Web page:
Fried Chicken and Spaghetti?!!

Reading Triplers thread on regionlisms reminded of something that always jumps out at me when I attend a party or get together. Just how in the world does Fried Chicken and Spaghetti served together become standard party foods? I’ve only encountered this among black people in California, but I know that alot of them tend to be transplants from the South. But I’ve never been served that combination in the South. So what gives? Has anyone else seen this combination?

Another thing, I love Fried Chicken, and if made well I like a good Spaghetti, but together? I always have to restrain myself from asking what are they thinking.

I’ve been in the South for 40+ years and this is the first I’ve heard of it.

I was born and raised in Tennessee and I’ve never heard of this outside of buffets.

At my house spaghetti can be served with fried fish or fried chicken. Yep I’m black, so maybe its a black folk thing.

At our house, spaghetti is served with garlic bread.

( Yeah, I’m white, how can you tell by what people are eating together? )

Where are you from? See I’m also black but orginally from Detroit, where I’d never seen it before, but here in Oakland it’s like tradition or something.

The earliest citing of it in newspapers that I have access to was in Atlanta in 1918. Advertised from a restaurant, so not likely to have been just “black.”

The next cites are from the 1930’s in Ohio and Michigan papers. Includes a mix of tavern offerings and a few restaurants.

Then a few in the 1950’s, still in MI and OH and even PA. Then, cites in the 70’s-80’s only from Nevada and California.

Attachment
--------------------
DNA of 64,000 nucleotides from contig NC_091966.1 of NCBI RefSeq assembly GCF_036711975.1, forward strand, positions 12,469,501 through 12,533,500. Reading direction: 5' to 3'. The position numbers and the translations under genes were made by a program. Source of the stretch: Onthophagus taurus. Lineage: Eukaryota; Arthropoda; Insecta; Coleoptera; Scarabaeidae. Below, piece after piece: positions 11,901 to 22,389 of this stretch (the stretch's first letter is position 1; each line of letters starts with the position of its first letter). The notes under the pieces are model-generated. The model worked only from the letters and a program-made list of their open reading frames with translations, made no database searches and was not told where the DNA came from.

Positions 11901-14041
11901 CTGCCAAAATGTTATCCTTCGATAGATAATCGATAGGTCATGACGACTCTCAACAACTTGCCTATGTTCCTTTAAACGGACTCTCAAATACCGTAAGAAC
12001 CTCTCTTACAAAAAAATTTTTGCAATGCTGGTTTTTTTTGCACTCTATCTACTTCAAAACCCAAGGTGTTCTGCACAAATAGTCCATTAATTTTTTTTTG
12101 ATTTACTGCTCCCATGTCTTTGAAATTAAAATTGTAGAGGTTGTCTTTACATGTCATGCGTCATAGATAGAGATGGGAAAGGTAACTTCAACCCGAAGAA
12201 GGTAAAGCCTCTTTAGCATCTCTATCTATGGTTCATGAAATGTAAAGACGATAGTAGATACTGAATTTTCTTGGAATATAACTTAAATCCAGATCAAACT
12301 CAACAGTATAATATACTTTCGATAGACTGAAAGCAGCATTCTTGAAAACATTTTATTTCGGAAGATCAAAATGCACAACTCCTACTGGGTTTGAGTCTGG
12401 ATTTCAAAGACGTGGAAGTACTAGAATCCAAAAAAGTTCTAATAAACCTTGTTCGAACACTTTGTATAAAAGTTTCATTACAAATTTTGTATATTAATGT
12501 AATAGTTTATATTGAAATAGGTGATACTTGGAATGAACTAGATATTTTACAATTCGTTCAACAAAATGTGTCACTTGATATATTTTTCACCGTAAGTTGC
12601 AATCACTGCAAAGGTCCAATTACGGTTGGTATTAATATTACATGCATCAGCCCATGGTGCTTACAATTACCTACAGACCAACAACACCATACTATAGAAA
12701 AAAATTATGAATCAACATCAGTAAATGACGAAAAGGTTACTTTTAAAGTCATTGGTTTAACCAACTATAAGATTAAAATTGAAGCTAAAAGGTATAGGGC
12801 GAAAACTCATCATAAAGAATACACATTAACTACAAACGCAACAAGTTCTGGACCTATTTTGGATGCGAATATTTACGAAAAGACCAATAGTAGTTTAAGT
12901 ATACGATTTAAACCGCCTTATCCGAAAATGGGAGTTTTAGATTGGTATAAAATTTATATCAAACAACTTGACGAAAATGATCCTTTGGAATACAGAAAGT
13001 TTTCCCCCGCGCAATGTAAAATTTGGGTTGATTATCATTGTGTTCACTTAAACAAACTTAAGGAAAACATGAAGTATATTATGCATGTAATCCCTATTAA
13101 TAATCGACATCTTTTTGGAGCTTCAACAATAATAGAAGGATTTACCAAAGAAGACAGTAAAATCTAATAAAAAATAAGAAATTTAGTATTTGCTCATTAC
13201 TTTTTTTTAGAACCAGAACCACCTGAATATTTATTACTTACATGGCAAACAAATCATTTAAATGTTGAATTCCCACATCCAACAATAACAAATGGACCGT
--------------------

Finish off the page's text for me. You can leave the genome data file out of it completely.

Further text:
My guess is that it was simply a special treat for POOR people–cheap but special.

My guess is that it went West with the soldiers from WWII who stayed, and possibly some of the migration during the Depression.

At our house, spaghetti is served with garlic bread and a salad. Whether I’m white or not depends on whether you accept my maternal grandfather’s definition…he didn’t consider my father, whose parents were Italian immigrants, to be white. Just about everyone else considers me white, though.

Spaghetti bolognese with meat, which is what we usually eat, should be follow a tossed salad dressed with oil, vinegar, and herbs. Garlic bread or garlic bread sticks accompany the main dish. If we feel like dessert, we generally have orange floats, which is what my father always likes after a meal of pasta.

I’m white, but my mother makes two types of spaghetti sauce, what they call black spaghetti and then another one. The black spaghetti is much thicker and the pasta tends to be mixed into the sauce more. With the other kind, the sauce is just ladled on top.

Precisely how it is served. I don’t know, I just thought it was a weird combo, but maybe samclem is right, I’ve never had the nerve ask. I wouldn’t want to seem ungrateful.

We have garlic bread too, and salad. The sauce is mixed into the pasta, not ladled on top where I come from.

There’s a Japanese restaurant in Hawaii that had spaghetti and fried chicken on its children’s menu. I think it was more out of a “Let’s pair two ‘fun’ foods for an entree” thought than inspired by any outside influence, though. It might just have easily been fish sticks and macaroni and cheese.

Southern white checking in. Never heard of it.

We ladle the sauce on top of our spaghetti to serve it but then each individual immediately stirs it up. Except my mother, who eats it with a fork, slicing sections of noodles and sauce out like it’s a pie…

Also, when growing up we always ate spaghetti from a bowl, but nowadays it seems everyone else eats it served on a plate. So I do too when preparing it for myself.

Every large get together that Mr2U’s family hosts (including us when we’re hosting) serves some type of pasta and sauce (marinara or meat) with chicken or whatever else we’re serving - there’s an italian contingent within the in-laws, and it just seems to be expected. We’re about as white as wonder bread, in case anyone wondered.